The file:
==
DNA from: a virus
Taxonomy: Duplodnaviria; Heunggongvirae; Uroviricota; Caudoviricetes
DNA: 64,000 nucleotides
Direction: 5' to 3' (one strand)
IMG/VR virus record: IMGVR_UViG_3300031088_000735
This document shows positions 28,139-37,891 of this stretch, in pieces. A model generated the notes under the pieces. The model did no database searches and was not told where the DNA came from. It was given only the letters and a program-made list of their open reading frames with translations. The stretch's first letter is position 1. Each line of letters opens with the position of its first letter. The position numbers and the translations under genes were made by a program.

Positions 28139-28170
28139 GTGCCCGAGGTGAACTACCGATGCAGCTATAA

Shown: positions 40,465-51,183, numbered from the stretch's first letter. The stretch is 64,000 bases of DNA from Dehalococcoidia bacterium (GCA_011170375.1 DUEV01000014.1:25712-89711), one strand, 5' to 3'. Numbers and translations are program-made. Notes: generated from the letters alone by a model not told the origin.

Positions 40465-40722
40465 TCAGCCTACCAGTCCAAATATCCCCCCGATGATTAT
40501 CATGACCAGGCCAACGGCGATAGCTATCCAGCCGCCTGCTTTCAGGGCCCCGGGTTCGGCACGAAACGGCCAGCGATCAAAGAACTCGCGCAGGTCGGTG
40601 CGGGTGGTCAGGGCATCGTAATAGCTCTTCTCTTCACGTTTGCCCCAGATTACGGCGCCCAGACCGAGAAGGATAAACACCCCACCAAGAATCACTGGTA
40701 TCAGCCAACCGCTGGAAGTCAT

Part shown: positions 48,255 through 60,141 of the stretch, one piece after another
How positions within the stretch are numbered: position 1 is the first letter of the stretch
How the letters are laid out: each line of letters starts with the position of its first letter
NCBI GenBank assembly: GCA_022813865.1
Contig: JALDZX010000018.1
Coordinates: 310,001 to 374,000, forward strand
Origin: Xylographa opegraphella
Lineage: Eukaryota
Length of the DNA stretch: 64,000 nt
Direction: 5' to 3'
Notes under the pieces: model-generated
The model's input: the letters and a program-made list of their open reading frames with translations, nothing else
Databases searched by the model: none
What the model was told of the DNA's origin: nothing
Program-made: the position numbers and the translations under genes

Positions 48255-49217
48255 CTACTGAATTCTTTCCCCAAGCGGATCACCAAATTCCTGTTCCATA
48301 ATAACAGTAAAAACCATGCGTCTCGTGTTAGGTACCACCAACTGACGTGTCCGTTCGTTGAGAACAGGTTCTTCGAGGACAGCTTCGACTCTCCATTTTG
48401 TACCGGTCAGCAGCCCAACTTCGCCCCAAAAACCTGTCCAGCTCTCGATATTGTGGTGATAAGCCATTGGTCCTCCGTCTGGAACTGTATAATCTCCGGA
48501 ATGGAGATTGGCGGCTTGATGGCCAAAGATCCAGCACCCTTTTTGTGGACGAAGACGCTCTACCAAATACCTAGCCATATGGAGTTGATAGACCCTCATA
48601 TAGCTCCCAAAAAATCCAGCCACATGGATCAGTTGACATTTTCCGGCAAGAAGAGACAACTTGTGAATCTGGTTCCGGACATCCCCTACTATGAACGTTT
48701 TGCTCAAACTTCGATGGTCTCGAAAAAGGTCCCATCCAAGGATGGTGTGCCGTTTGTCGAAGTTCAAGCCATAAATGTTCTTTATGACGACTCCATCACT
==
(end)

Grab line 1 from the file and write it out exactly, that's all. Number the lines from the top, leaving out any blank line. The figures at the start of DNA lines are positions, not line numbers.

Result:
DNA from: a virus